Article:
As a young boy growing up in late 1970s small-town Virginia, Rocky Askew idolizes his rebellious older half-brother, Paul. Rocky is also infatuated with Paul’s beautiful but secretly troubled girlfriend, Leigh. Following a rift with their father (“the Old Man”), Paul kidnaps Rocky from elementary school with a subtly threatening but unclear motive. After delivering a cigarette-sick Rocky home, Paul runs away with Leigh and literally disappears. Leigh returns home months later but doesn’t seem sure of where Paul is, or if he’s even alive. Meanwhile, Rocky is seduced by an older neighbor named Patricia, and the far-reaching ripples of Black Monday lead to the Old Man’s downfall. Debut author Ed Tarkington then throws a catastrophic wedding, a high school production of Equus, and a ritualized double murder into the mix of this virtuosic literary achievement. Narrated with a reflective tone by an adult Rocky looking back, it has echoes of To Kill a Mockingbird, true crime, the music of Neil Young, and recent crossover standout My Sunshine Away by M.O. Walsh. At its core, Only Love Can Break Your Heart is a book about love: love between brothers, fathers and sons, first loves, and people and places. It’s also about how love can be manipulated to make people do inexplicable, terrible things. THOUGHTS: Reading Only Love Can Break Your Heart is just like hearing a forgotten favorite song from adolescence: every word is perfectly right and every note rings true.

Historical Fiction; Adult Crossover      Amy V. Pickett, Ridley HS

Because of this adult novel’s sexual content (namely Rocky’s relationship with Patricia), I recommend reading it before deciding whether to add it to your library’s collection for teens. Even if you opt not to recommend it to students, all of the literary allusions and nostalgia make it a wonderful choice for a teacher book club. Alex Award winners are really tough to predict, but Only Love Can Break Your Heart‘s fraught coming-of-age storyline could make it a contender!

 

wrecked

Padian, Maria. Wrecked. New York : Algonquin Young Readers, 2016. 9781616206246. 357 pp. $17.95. Gr.10 and up.

In her powerful and thought provoking novel, Wrecked,  Maria Padian examines the complexities of an on-campus sexual assault. The events of the night in question are revealed in flashbacks interspersed throughout the novel. But, the focus of the story is on Haley and Richard, the roommates of the victim and the perpetrator who become embroiled in the school’s investigation into the incident. Their budding romance is tested as they are immediately thrown on opposite sides of the story. Though neither Haley nor Richard are close friends with Jenny and Jordan, they become uneasy participants in the unfolding inquiry and drama. The truth of what occurred is hard to determine; each character in the book perceives the truth through the lens of their own personal views and experiences. The novel sheds light on the pervasive self-absorption of many of the characters which reveals their lack of empathy for their fellow student. And, the situation is further complicated by the campus culture of binge drinking and easy hookups. The specter of social media harassment adds fuel to the drama.  This novel is recommended for older teen readers due to the mature themes, but it does present an important topic for discussion for students of both sexes.  THOUGHTS: A compelling look at a very serious topic and a timely read, especially in light of recent news coverage of campus sexual assault cases.  The author manages to convey a powerful message about consent that all young people must understand.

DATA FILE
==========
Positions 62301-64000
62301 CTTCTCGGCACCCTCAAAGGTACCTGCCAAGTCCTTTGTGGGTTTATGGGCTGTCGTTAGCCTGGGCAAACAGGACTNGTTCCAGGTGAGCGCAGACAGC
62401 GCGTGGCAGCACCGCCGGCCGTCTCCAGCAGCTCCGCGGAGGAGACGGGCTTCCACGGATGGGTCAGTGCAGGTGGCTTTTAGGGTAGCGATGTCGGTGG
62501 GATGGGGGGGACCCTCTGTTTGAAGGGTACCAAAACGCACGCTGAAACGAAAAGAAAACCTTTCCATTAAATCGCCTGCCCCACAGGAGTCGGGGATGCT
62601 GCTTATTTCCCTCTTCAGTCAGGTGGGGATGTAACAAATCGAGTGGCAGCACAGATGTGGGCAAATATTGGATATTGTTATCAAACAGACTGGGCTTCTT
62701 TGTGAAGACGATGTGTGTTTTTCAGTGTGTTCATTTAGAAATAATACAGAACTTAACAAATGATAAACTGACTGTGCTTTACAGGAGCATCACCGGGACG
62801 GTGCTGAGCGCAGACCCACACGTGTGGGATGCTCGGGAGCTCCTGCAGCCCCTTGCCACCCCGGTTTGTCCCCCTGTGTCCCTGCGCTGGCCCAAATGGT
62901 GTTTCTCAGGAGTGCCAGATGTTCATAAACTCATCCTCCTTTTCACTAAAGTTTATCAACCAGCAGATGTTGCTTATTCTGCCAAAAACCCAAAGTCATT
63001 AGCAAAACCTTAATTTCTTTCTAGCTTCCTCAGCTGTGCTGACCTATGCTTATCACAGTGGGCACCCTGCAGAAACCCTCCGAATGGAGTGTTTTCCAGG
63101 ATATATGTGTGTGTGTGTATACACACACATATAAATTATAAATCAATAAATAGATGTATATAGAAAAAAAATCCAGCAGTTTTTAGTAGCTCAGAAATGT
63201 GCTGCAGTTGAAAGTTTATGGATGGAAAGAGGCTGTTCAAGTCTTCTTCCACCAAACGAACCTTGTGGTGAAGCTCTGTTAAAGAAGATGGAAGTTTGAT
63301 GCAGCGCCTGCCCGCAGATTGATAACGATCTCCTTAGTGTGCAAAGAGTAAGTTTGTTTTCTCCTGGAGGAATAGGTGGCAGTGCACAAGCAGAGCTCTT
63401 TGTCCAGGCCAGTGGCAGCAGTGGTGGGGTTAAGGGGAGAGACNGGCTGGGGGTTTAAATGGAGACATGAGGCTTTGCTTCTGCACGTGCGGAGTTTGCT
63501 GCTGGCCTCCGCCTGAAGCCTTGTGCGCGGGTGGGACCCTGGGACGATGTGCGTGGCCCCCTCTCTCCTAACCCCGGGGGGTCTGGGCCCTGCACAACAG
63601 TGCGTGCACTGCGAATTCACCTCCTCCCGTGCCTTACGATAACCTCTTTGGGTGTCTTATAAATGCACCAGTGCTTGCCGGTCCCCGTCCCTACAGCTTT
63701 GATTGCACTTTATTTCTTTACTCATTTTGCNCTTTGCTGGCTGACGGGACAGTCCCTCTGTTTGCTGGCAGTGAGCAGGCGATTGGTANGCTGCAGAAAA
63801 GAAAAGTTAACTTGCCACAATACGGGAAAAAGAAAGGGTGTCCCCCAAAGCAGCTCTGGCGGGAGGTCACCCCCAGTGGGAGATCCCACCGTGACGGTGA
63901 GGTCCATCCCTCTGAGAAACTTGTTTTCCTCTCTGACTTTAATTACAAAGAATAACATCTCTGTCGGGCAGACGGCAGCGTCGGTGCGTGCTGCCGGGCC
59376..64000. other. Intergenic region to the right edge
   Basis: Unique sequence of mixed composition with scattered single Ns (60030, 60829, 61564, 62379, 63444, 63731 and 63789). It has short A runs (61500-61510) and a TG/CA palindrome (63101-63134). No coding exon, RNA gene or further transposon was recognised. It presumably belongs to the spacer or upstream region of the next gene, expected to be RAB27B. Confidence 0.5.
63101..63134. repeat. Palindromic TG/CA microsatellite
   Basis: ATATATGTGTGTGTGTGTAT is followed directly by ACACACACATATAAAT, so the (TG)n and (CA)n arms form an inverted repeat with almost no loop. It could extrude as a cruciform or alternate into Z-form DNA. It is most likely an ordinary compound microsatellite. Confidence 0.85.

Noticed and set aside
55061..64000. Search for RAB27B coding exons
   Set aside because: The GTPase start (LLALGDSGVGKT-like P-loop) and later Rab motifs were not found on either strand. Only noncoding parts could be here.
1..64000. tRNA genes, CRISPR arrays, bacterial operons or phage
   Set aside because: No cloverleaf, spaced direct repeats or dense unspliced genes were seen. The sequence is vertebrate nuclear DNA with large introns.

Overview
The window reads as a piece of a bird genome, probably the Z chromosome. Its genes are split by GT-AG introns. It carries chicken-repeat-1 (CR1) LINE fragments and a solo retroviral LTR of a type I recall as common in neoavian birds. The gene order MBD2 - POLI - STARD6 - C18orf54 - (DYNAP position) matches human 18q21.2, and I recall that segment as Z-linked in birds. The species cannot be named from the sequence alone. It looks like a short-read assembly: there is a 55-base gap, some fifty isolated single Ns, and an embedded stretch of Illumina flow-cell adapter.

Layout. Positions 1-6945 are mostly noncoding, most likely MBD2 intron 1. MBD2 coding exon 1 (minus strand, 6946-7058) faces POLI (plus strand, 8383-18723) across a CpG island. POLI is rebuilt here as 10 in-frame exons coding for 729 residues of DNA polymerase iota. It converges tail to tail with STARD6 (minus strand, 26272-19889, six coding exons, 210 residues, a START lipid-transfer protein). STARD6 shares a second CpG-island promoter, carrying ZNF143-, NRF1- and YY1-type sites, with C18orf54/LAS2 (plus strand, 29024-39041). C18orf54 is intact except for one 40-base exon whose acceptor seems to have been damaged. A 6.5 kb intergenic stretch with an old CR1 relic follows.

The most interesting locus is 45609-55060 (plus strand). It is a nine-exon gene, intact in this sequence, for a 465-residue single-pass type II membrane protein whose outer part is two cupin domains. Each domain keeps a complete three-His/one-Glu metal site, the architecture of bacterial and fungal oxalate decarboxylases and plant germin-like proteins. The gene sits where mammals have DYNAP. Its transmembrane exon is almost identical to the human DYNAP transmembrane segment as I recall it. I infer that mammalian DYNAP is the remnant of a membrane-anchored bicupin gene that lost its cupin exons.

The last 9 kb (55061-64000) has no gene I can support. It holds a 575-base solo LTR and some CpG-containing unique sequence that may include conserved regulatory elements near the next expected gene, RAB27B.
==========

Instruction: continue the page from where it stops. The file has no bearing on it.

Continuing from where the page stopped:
Realistic Fiction      Nancy Summers, Abington Senior HS

 

youwillknowme

Abbott, Megan. You Will Know Me. New York: Little, Brown and Co., 2016. 978-0-316-23107-7. 345 pp. $26.00. Gr. 10 and up.

To fill the Olympic-sized hole in your life, look no further than You Will Know Me by Megan Abbott. It’s an adult crossover thriller set in the world of competitive gymnastics. Fifteen-year old Devon Knox has set her sights on Senior Elite status and, potentially, the Olympics. Her parents, Katie and Eric, are ultra-involved in both Devon’s training regimen and the gym where she trains: the boosters, the equipment, the coaching staff, and the gossip. Just weeks before Senior Elite qualifiers, Ryan (the boyfriend of beloved but volatile assistant coach Hailey) is found dead in an apparent hit-and-run. It’s both a tragedy and a huge disruption to Devon’s training plan. As her parents wrestle with how to proceed, police involvement suggests that maybe Ryan’s death wasn’t so accidental. Told from the point-of-view of full-time gymnastics mom, Katie, and set in the tense days following the accident, You Will Know Me has all the elements of a page-turner: a dazzling but largely opaque sport, a very cute but very dead guy, and the secrets of a teenager nicknamed “Ice Eyes.” THOUGHTS: With the amazing success of Simone Biles and the entire U.S. Gymnastics team, now is the perfect time to get this crossover thriller into the hands (and onto the devices) of teen readers!

Realistic Fiction; Mystery/Suspense; Adult Crossover     Amy V. Pickett, Ridley HS